Part of that has come from clinical trials to get treatments and part is the experience that comes with dealing with patients dealing with a novel virus over months. Dr. Enfield shared one lesson learned.

“We don’t rush to intubate patients as early,” Enfield said. “What we have found is that there is a group of patients that while they require very high levels of oxygen, or what we call high-flow oxygen, many of them will do very well without intubation and the benefit to the patient is that by not being put on a breathing machine they are able to be more interactive with us as a team, more interactive with their environment. They don’t require the sedative medications that can lead to a complication called delirium in the ICU.”

Another lesson is the use of remdesivir in patients who aren’t seriously ill as well as use of certain steroids. 

In the early days of the pandemic, one of the concerns was whether there were enough ventilators to go round. Dr. Enfield said the state helped manage an inventory. 

“We actually have a good strategic surplus in the state of Virginia that allows us to move ventilators from hospital to hospital and we haven’t really had to touch that at all,” Enfield said. 

Now the state is working to manage a limited number of vaccines from the federal government, while also dealing with the federal program that allocates other doses to pharmacy chain CVS.

Dr. Sifri said the University of Virginia Health system has remained busy assisting the Blue Ridge Health District with vaccinations.

“Our biggest challenge is that we’re constrained by the supply of vaccine,” Dr. Sifri said. 

As of this morning, more than one million Virginians have received at least one dose of a vaccine according to the Virginia Department of Health dashboard. The seven-day average is now at 35,873 a day. The target set by Governor Ralph Northam is 50,000 a day.

Dr. Avula said the number of doses will increase, but the pathway isn’t entirely clear.

“The rest of it really depends on how the production goes with Moderna and Pfizer, and then the timeline for the introduction of Johnson & Johnson, and Astra-Zeneca, and then the potential for Novovax down the road,” Avula said. “Johnson & Johnson has submitted their application for authorization. That decision is due to be made on February 26 and so our hope is that in the first week of March that brings new vaccine into the supply line and the Moderna and Pfizer production will just continuously increase over the course of the next couple of months.”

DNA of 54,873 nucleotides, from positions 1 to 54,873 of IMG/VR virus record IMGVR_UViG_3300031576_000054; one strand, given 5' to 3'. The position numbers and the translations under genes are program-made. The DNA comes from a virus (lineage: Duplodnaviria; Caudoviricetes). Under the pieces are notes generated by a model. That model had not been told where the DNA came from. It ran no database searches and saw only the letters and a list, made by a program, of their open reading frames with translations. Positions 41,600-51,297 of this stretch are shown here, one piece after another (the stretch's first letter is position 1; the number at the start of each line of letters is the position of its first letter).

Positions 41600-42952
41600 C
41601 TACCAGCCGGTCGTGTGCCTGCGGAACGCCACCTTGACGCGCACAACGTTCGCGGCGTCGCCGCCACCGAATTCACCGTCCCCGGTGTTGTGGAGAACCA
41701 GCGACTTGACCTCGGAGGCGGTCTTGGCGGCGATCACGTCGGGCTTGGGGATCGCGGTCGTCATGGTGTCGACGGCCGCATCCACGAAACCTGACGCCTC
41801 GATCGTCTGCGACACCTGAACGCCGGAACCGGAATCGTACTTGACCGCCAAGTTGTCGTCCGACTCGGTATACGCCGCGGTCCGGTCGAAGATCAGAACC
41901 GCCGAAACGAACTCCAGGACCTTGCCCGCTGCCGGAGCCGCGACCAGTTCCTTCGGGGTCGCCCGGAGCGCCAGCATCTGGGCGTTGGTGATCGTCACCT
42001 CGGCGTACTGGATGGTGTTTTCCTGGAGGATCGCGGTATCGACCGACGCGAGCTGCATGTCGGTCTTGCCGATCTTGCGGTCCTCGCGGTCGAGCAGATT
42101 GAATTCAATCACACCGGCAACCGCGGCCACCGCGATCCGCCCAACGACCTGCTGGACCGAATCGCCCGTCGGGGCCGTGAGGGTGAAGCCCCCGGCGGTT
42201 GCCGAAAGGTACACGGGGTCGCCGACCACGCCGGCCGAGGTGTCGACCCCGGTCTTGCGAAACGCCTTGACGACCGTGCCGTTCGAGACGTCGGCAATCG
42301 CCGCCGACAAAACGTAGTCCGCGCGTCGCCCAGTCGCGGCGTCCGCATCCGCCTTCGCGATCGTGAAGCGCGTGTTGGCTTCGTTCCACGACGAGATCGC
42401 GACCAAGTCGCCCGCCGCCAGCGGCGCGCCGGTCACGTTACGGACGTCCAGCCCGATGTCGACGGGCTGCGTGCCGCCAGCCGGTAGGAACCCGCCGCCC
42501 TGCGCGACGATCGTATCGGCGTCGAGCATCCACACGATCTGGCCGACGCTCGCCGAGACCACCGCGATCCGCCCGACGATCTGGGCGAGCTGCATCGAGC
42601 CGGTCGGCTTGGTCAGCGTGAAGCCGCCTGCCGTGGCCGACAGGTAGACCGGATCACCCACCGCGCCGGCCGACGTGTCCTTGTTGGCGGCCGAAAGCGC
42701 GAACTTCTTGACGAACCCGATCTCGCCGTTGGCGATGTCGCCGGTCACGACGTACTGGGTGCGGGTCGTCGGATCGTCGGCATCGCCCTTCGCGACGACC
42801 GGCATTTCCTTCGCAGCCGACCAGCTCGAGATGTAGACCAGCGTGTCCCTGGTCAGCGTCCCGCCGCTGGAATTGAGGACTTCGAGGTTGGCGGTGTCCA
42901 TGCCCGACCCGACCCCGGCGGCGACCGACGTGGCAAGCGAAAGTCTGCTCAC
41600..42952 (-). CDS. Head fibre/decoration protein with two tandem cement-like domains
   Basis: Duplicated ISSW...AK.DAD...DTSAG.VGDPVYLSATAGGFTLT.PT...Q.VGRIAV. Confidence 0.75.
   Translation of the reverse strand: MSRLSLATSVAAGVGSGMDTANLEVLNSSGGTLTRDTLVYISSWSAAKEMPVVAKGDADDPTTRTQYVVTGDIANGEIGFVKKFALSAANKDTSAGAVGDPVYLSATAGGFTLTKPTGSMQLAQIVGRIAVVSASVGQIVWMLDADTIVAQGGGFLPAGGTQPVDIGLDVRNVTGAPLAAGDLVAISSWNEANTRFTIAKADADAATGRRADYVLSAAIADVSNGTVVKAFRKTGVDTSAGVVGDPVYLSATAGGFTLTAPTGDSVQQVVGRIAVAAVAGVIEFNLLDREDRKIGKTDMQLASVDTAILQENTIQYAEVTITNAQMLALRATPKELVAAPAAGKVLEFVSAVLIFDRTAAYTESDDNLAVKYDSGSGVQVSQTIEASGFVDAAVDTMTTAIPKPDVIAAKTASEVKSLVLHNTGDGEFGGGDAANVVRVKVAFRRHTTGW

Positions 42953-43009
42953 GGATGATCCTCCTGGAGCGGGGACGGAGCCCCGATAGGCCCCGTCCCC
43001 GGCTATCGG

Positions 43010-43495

Next week, the VDH will roll out a centralized system for people to register vaccinations. Dr. Avula acknowledged that the opening up of Phase1B overwhelmed local health departments across Virginia. 

“What we have done in response to that is create this more centralized process and it allows us to have consistency to follow the guidelines that we’re crafting at the state level, but there still has to be local flexibility, right?”

Dr. Avula said different areas of Virginia may have different needs. For instance, efforts are afoot on the Eastern shore to vaccinate workers in poultry factories. 

To confuse matters more, Fairfax County will be opting out of the statewide registration system. Dr. Avula spoke with officials there on Friday. 

“I think the county worked really hard to build their own registration process and for reasons you’d have to ask them about, they weren’t ready to make that transition,” Dr. Avula said. “We absolutely encouraged it. The Fairfax County Health Department is not under the jurisdiction of the state. They are one the ones that are independent and integrated into their local government.” 

So far, many people have been able to get appointments outside of local health districts through vaccinations at CVS pharmacies, for which doses are being allotted through a different system. Dr. Avula said he has an issue with their process for favoring those with means. 

“It does not allow equitable access, right?” Dr. Avula said. “It does not take into consideration people who don’t have Internet access, or who don’t have the ability to wake up at 5 a.m. and try to sign up…. It favors those those can be mobile, right? So you have people in parts of Northern Virginia who are willing to drive to Abingdon to get an appointment. We need to figure something out there.” 

Avula gave details about how the VDH system will look when it is formally announced later this week. It’s not just an Internet portal and the goal is to expand access. 

“What will be coming next week is a central call center with 750 call takers,” Avula said. “They will be in English and in Spanish. They will also have access to a third-party translation service in a hundred different languages.” 

The announcement is expected later this week.